I've been called them all, often correctly. I consider myself low key and calm, but under the right circumstances I can see why those around me would consider me detatched. It's not something I can argue against, so I'm not going to try.
But those people don't know cold.
Parker, he's got ice cubes instead of balls.
Parker was created by Richard Stark (Donald Westlake), and went on to star in twenty-four novels. I'll hang my head in shame and say I have yet to read a single one of them. (They are on the list!) But I have seen both versions of Payback and Point Blank. I dug the story.
So when I heard that comic artist extraordinairre Darwyn Cooke was going to adapt the Parker novels for IDW, starting with The Hunter, I was stoked. I had become familiar with his work thanks to projects such as Catwoman, Selina's Big Score, Solo, Will Eisner's the Spirit, and New Frontier. Sure, most of those are superhero yarns, but his Slam Bradley stories in Solo left me completely assurred this project would be nothing short of amazing. My expectations were in the stratosphere.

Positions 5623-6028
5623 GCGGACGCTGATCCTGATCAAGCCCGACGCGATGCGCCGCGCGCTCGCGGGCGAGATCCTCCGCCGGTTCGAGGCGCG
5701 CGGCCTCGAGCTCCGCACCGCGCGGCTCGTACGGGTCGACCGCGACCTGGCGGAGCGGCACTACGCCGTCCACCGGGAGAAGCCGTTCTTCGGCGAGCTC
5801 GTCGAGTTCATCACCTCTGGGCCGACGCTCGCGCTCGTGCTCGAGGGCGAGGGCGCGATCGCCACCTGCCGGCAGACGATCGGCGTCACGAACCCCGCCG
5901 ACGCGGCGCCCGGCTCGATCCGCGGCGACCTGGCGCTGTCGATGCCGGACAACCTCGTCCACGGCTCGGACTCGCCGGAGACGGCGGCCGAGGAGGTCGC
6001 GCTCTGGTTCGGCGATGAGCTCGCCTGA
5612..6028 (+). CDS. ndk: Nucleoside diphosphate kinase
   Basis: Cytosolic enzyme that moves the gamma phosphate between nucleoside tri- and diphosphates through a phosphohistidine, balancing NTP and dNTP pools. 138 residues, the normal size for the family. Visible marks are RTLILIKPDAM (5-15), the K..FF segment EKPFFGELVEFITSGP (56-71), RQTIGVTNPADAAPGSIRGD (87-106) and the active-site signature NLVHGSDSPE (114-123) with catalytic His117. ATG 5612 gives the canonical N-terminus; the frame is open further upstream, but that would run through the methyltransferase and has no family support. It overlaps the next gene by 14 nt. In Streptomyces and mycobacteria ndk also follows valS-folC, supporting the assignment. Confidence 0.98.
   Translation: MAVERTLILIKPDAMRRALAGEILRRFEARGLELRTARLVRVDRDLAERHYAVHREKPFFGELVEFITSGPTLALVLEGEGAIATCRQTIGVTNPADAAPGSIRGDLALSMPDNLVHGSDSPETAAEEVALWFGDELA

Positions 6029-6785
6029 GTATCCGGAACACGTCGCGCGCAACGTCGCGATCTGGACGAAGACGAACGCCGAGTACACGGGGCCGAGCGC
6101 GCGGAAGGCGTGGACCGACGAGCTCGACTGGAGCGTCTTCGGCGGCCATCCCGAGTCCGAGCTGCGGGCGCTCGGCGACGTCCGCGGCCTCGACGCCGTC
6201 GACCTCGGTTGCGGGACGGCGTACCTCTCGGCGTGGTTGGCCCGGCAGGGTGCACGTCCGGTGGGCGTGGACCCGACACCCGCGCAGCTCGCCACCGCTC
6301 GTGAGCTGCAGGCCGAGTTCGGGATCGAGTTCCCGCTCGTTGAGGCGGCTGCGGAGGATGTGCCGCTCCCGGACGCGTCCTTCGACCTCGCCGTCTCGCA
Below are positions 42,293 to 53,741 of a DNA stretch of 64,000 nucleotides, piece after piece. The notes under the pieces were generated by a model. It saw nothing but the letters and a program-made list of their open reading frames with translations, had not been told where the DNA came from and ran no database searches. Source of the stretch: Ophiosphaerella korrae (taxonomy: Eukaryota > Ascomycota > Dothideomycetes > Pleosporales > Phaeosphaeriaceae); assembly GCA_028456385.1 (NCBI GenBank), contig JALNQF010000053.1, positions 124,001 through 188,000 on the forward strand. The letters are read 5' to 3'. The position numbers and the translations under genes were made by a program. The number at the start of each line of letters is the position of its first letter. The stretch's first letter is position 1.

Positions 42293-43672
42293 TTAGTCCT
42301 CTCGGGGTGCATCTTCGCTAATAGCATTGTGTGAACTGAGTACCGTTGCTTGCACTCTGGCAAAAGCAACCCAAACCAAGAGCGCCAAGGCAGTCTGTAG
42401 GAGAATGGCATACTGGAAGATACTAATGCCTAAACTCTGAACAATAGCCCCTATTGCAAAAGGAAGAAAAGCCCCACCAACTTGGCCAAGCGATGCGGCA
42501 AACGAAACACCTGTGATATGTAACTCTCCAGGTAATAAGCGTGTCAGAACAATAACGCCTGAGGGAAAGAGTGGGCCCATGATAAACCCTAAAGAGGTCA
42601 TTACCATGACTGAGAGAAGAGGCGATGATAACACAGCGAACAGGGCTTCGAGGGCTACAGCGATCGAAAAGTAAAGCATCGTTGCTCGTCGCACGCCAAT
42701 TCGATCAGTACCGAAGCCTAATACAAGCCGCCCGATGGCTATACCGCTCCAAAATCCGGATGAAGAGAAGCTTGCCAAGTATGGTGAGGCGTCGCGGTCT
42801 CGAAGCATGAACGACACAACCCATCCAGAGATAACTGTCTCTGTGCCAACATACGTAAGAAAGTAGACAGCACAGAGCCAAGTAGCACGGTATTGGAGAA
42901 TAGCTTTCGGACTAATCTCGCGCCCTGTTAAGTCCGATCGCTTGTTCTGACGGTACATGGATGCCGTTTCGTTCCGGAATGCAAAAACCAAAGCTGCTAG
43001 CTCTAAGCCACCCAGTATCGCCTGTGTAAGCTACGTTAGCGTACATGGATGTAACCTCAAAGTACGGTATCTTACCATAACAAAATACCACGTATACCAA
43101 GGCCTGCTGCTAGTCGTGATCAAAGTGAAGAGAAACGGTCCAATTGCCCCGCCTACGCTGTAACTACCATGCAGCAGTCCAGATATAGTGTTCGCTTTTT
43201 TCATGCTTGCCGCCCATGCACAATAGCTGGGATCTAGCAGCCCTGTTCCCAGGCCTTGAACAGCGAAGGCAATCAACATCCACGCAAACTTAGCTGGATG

I should have aimed higher.
From page one I was hooked.The next seventeen, ckean, crisp, mostly wordless, pages I was a fiend, devouring panel after panel. When Parker does speak, it's brutal and to the point. He's got a mission, and he's doesn't leave time for small talk or pleasantries. The man who did him wrong, he's going to pay. Get in his way and death might be the only way out. If you can help him, you better. If not, he doesn't care who you were or what you meant to him, you're nothing but an obstacle to be removed.
What follows is revenge fiction at it's finest. No thug goes without a beating, no boss without a threat. Dames, and I love using that word, booze, bullets, and money are thrown about without a second thought.
From the storytelling, to the pacing, to the gorgeous art, everything about this book is worth gushing over. My only complaint is the next book isn't already out.
I hope you're hard at work Mr. Cooke.